The back five had only forty caps between them and five of the team that Toshack selected in Cardiff are members of the Under-21 squad that is so close to qualifying for the UEFA Championships playoffs. Despite this inexperience and new defensive line-up with Ashley Williams partnering Craig Morgan at centre-half, Wales started brightly and played good passing football during the first half without really troubling Agayev in the Azerbaijan goal. Wayne Hennessey, on the other hand, had to be at his best to keep out an effort that took a deflection off Williams. Wales clearly dominated to the break but in spite of the best efforts of Bale and Gunter to get forward from full-back and create, genuine chances were few and far between. It really was Bale and Koumas – who had three injections prior to the game to allow him to take the field – who provided the Welsh fans with their best hope.
The second half started slowly and the desperation of the crowd seemed to reach the players as their efforts became less and less coherent and increasingly forced. It was a Gunter surge into the box that induced a foul tackle and brought Wales their best opportunity to put clear water between them and the Azerbaijan team who by this time had decided that taking a point back to Baku would be cause for celebration. Koumas failed to convert the spot kick, however, and vented his frustration moments later when smacking the ball into the stand after being found guilty of fouling an opponent. The necessary yellow card followed and added to a peculiar booking for Bale minutes earlier, meaning that Wales's two best players from Saturday are both one booking away from suspension in this round of qualifying. A minor point, maybe, but one that might become more significant when the bigger games come around.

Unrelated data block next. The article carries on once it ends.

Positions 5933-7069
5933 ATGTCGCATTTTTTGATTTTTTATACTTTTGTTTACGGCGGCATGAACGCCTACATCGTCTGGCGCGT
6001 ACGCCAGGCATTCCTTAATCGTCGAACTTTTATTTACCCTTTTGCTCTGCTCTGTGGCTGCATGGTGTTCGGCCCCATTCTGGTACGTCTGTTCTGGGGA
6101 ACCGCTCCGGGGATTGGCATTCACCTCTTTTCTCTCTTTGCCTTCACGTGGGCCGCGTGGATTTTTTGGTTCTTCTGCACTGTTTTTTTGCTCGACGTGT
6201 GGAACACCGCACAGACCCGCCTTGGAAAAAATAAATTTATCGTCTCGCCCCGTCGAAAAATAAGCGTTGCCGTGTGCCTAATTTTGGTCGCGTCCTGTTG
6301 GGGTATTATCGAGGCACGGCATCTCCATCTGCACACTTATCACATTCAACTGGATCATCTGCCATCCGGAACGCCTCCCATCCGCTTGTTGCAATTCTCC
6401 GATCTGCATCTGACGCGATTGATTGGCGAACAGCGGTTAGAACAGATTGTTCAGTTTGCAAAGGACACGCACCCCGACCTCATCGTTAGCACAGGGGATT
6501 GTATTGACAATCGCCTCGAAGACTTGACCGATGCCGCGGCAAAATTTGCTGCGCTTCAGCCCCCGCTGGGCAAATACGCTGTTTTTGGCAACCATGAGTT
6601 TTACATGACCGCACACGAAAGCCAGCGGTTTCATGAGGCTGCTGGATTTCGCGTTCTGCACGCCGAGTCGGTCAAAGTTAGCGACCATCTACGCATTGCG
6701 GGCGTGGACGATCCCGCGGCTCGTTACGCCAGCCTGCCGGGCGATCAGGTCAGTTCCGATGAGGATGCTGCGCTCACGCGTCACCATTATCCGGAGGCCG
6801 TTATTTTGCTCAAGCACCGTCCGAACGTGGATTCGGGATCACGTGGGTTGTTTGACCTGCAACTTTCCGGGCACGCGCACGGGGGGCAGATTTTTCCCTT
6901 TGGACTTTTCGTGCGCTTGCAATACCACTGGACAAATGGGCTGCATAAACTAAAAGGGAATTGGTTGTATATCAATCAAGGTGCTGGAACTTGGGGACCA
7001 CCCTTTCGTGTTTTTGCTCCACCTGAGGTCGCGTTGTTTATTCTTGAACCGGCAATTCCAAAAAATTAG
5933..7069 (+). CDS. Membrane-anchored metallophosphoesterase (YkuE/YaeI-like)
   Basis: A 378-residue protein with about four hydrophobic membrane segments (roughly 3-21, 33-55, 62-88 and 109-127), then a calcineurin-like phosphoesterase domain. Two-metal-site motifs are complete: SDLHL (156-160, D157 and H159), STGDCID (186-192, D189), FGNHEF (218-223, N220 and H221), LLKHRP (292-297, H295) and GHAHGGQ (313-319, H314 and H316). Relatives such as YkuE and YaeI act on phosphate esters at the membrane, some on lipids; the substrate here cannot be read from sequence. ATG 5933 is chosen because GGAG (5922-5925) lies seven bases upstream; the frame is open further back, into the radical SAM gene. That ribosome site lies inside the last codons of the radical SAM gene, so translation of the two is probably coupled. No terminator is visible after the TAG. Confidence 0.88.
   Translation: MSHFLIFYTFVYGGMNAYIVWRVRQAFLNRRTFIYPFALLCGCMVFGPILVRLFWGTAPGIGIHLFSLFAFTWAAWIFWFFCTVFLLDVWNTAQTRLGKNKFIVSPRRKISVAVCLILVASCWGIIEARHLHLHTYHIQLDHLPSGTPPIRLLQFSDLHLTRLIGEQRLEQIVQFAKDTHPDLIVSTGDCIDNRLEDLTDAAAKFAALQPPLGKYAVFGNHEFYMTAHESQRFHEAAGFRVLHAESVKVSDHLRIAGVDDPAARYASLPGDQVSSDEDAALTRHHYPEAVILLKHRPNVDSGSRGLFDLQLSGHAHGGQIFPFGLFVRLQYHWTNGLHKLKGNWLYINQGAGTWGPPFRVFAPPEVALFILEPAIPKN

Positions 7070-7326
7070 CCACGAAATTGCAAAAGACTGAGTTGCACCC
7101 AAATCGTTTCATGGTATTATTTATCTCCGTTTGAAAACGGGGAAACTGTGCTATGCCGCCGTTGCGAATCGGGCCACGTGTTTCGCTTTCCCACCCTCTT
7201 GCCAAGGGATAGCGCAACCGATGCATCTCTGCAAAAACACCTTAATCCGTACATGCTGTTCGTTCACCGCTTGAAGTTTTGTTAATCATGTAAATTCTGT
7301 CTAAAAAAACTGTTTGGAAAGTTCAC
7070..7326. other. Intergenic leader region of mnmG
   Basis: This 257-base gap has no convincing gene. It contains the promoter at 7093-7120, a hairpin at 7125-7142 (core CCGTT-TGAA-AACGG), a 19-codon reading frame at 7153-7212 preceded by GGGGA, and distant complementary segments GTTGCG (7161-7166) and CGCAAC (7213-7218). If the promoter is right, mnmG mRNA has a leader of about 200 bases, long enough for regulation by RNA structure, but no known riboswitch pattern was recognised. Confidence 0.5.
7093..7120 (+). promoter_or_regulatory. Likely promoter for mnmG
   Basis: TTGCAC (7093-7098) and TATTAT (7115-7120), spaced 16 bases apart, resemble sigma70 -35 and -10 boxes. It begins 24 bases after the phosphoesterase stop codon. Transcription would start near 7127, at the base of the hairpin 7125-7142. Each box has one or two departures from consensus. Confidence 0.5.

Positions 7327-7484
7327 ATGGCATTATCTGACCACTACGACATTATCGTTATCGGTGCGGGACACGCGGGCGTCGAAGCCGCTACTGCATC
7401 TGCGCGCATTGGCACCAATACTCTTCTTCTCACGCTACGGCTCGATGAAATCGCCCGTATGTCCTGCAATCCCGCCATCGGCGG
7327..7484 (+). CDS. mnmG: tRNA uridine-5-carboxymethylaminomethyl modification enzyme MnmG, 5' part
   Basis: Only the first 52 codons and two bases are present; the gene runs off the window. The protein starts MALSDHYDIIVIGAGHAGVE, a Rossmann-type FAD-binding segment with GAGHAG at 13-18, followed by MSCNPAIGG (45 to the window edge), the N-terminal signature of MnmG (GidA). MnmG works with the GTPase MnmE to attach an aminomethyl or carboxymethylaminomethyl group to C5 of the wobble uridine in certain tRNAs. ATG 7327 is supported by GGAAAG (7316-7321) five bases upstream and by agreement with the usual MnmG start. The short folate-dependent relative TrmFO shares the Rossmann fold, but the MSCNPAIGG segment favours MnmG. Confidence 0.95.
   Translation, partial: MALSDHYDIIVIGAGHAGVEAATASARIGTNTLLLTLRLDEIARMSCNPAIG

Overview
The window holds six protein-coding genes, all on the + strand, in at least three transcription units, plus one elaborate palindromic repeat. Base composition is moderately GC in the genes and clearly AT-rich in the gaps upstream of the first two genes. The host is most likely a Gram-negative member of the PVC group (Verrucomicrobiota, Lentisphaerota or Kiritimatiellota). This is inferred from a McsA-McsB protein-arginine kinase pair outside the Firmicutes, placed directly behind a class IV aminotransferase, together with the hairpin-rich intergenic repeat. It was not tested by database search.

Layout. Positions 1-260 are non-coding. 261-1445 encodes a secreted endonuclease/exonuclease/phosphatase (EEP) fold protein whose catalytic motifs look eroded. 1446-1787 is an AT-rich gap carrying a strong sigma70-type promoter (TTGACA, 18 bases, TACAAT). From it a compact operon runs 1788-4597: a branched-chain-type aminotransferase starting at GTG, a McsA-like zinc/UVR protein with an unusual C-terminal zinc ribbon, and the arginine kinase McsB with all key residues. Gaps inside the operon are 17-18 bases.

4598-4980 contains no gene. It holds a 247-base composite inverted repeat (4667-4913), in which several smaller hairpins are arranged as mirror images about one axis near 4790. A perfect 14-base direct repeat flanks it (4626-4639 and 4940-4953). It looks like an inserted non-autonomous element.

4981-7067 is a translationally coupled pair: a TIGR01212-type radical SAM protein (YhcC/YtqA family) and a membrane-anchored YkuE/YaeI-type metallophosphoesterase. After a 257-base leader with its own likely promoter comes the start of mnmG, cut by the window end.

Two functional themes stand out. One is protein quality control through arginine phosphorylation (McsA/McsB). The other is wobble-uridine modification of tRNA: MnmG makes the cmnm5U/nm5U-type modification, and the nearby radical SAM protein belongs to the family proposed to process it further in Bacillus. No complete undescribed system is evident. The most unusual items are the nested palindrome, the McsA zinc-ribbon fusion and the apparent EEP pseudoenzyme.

Soon after the penalty miss Azerbaijan were reduced to ten men when Ramim was dismissed for a second bookable offence, the referee having to be reminded by the crowd and Welsh players that the number seventeen had already received one yellow card. Toshack then made the decisive substitution that was to win the game. Sam Vokes replaced Wolves team-mate David Edwards to join fellow Under-21 striker Ched Evans up front for the final twenty minutes. Urged forward by a newly interested crowd, Wales pushed for the killer blow and put the visiting team under sustained pressure. Finally a Bale corner caused enough confusion in the Azerbaijan six-yard box for Vokes to sweep home the loose ball and give Wales the three points.
A daunting trip to Moscow follows on Wednesday where the Welsh defence can be assured of a far sterner test from the likes of Arshavin and Pavlyuchenko. The deserved three points gained from the Azerbaijan encounter should offer some confidence for the trip to the Russian captial and Welsh fans ought to be hopeful given that the average age of the finishing eleven on Saturday was a mere twenty-two. This is a Welsh squad that will only improve; whether this campaign is too much, too soon remains to be seen but the Welsh international scene over the next four to eight years looks as promising as it has in decades.